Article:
Then we have actions such as “Add to wishlist”, “Add to cart” and “Add payment info”. For each of these, you could certainly tie these actions to a URL by having a new page load when people click buttons on your site to do each of those things. However, I wouldn’t particularly recommend loading a new URL for these actions. Loading a URL just to track something like “Add payment info” means your checkout process will become a multi-page process — and this has been proven to reduce conversion rate. “Add to wishlist” is likely to harm your user’s browser experience if you show them a new URL every time they click a button to add an item to the list. “Add to cart” will work the same way.

Do you just want your users to buy one item and leave, or do you want them to check out with a basket fit to burst? If you want the latter, loading a page with an “updated basket” message and then forcing the user to load another page to go back to the store to add another item is a bit of a disaster. Let’s say the user wants to buy five items from you. Are more likely to do that if it requires six page loads (the extra one is the checkout), or ten?

It’s clear that loading a URL for each action you want to track with your Facebook pixel is not necessarily the best thing to be doing in terms of your website’s usability. It will work for tracking the basic stuff most of the time, but there are loads of situations where you just need a better solution. So let’s move on and discuss that better solution now.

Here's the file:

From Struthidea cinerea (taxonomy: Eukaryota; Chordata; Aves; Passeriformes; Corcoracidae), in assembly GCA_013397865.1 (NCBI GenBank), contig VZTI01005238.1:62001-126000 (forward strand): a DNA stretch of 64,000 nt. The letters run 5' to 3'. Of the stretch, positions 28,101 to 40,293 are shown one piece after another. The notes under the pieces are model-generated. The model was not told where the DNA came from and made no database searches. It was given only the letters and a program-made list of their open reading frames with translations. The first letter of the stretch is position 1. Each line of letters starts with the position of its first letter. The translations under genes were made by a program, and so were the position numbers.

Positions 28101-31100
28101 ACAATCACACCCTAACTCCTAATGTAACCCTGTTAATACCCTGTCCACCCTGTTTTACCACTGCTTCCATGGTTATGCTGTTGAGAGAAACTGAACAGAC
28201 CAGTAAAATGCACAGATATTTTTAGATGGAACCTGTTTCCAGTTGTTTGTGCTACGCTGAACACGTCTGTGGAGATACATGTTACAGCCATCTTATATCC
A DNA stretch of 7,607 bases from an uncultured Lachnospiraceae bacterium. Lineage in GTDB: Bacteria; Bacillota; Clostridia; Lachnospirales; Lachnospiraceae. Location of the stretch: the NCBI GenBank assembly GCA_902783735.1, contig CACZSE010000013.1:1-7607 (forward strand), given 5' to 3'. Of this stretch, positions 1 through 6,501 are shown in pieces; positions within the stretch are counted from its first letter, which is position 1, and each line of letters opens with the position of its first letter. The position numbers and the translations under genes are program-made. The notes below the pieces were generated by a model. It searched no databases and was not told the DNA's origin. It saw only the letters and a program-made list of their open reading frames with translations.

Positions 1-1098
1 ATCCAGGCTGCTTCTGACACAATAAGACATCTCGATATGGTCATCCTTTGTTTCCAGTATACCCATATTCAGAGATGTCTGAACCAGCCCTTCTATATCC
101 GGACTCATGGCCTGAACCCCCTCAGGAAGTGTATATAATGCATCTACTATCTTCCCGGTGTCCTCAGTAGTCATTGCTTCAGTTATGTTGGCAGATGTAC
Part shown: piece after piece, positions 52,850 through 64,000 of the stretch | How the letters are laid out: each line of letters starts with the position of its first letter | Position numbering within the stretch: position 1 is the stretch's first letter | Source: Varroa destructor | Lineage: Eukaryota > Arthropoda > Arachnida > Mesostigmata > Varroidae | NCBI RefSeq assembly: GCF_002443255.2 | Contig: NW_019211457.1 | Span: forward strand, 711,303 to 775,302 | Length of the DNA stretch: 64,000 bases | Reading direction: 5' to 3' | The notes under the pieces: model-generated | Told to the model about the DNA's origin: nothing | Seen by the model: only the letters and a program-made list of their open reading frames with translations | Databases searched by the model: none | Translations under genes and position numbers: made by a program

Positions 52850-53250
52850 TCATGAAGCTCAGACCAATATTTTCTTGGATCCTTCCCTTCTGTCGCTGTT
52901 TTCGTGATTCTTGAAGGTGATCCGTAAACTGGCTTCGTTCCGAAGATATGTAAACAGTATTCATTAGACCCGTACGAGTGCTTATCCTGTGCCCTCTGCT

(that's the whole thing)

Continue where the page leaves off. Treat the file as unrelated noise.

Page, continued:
Tracking Conversions: What’s the Alternative?

The alternative is Google Tag Manager. GTM allows you to add lots of different types of code to your website using a tagging system. I’d even recommend it if your only task is just to add your Facebook pixel to your website, as it can be easier to use than quite a lot of CMS alternatives out there.

If you’re going to be adding other code to your site, such as Analytics or AdWords code, then doing all three in GTM will be much easier than adding the three code pieces to your website individually. Here’s a link if you want to learn more about GTM.

GTM requires two things: a Tag and a Trigger.

Tag

Tags record the code that you wish to run and are tied to a Trigger that tells it when to run. For example, your Facebook Lead Standard Event code:


The custom HTML code we're discussing in our facebook ads guide


Adding the Facebook Standard Event into a Tag Container in GTM


Trigger

A Trigger tells GTM when you want that code to load.

The Google Tag Manager trigger used in our Facebook Ads Guide